Horizons in Hemophilia, March/April 2016
Hemophilia of Georgia Day was recently recognized at the state Capitol. Through House Resolution 1521, sponsored by representatives Rusty Kidd, Matt Dollar and Dexter Sharp, the Georgia General Assembly recognized March 7 as Hemophilia of Georgia Day.
A team of researchers from the University of North Carolina (UNC) and The Children’s Hospital of Philadelphia (CHOP) recently reported the successful application of gene therapy in dogs with factor VII (FVII) deficiency. This represents a significant advance, as demonstrating the safety and efficacy of a novel therapy in large animal studies is a standard precursor to eventual clinical trials in humans.
Hemophilia of Georgia hosts client dinners all over the state. These dinners are a great opportunity to meet your HoG nurse or social worker, as well as some other members of your local bleeding disorder community. These pictures are from dinners held in January, February and March. Keep an eye out for your invitation to the next dinner in your area!
Several Hemophilia of Georgia volunteers had the opportunity to “sit at the table” with members of Congress in February as part of the National Hemophilia Foundation’s Washington Days. This annual event provides an opportunity to speak directly with decision-makers and influencers on the policy issues affecting the bleeding disorder community.
Lace up your sneakers and hit the pavement —it’s time Trot to Clot! Whether you’re a walker, runner, stair climber or even an elliptical enthusiast, this year’s Trot to Clot events have something for you.
It takes more than medicine to support youth and teens with hemophilia and other inherited bleeding disorders. Sometimes it takes sing-alongs, fun activities and a chance to be with friends, mentors and unforgettable camp counselors—just like you!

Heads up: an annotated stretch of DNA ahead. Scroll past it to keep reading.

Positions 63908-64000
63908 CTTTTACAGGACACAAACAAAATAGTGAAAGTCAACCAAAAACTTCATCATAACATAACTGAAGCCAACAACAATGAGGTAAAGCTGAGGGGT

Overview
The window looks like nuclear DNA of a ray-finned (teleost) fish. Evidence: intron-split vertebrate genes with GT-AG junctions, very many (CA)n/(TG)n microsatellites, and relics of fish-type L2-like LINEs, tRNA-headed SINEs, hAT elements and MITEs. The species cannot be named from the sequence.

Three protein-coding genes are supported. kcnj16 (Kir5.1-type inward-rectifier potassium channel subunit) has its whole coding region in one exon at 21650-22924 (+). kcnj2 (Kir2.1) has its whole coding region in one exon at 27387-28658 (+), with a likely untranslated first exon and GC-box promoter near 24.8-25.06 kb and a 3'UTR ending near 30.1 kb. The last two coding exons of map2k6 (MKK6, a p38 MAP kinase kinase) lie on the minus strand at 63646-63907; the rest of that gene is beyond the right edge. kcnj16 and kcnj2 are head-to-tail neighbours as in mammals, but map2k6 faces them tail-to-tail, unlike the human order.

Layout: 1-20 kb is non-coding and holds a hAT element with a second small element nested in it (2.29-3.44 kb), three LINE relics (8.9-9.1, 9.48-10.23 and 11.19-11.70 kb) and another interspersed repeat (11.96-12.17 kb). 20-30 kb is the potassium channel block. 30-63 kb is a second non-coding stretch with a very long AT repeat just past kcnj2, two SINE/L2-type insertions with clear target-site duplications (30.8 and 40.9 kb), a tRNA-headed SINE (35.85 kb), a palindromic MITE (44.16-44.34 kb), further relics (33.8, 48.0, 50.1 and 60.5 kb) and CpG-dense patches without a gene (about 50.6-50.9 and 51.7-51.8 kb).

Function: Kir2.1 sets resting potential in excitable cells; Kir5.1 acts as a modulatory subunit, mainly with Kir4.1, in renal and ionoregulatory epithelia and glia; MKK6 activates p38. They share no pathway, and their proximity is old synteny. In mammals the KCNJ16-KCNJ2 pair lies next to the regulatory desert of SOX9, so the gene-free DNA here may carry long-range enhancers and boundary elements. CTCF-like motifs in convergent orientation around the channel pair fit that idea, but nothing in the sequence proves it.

Gage B. and Devin O. are the newest members of The Mighty Sticker Club. To become members, both Gage and Devin mastered the steps for self-infusion, which include mixing factor, selecting a vein, sticking themselves with the needle, giving themselves their own factor and completing a treatment calendar. Both young men demonstrated these abilities with their outreach nurse, Karen, observing them.
Results from a new study indicate that despite 50 years worth of advances in the area of comprehensive care for patients with bleeding disorders, males with hemophilia still grapple with significant health-related issues affecting their quality of life. The study, “Men with Severe Hemophilia in the United States: Birth Cohort Analysis of a Large National Database,” was published online on March 16 in the journal Blood. The lead author of the article was Paul E. Monahan, M.D., of the Gene Therapy Center at the University of North Carolina. Co-investigators included professionals from the hemophilia treatment center network and the Centers for Disease Control and Prevention.
Hemophilia of Georgia hosted the 29th Annual Hemophilia State Comprehensive Care Meeting in March, providing an opportunity for HoG staff and Georgia’s Hemophilia Treatment Centers to discuss new research and ways of improving care for all Georgians living with a bleeding disorder. This two-day session focused on topics ranging from research and policy updates to clinical and therapy services offered to clients, quality improvement initiatives and patient case study analysis.
CSL Behring announced March 4 that the FDA has approved IDELVION, its long-acting recombinant factor IX product. With IDELVION, the half-life of recombinant factor IX is extended through fusion with recombinant albumin.
On November 13, 2015, the FDA approved Adynovate, manufactured by Baxalta, for hemophilia A. Adynovate is a new recombinant long-acting factor VIII approved for both on-demand treatment and for routine prophylaxis in adults and adolescents aged 12 years or older. The product should last longer in the blood than regular factor VIII products because it contains full-length factor VIII molecules linked to other PEGylated molecules (polyethylene glycol). Adynovate is the only product with an extended half-life built on the same factor VIII protein as Advate.
View the clinic schedules for the Georgia Hemophilia Treatment Centers.
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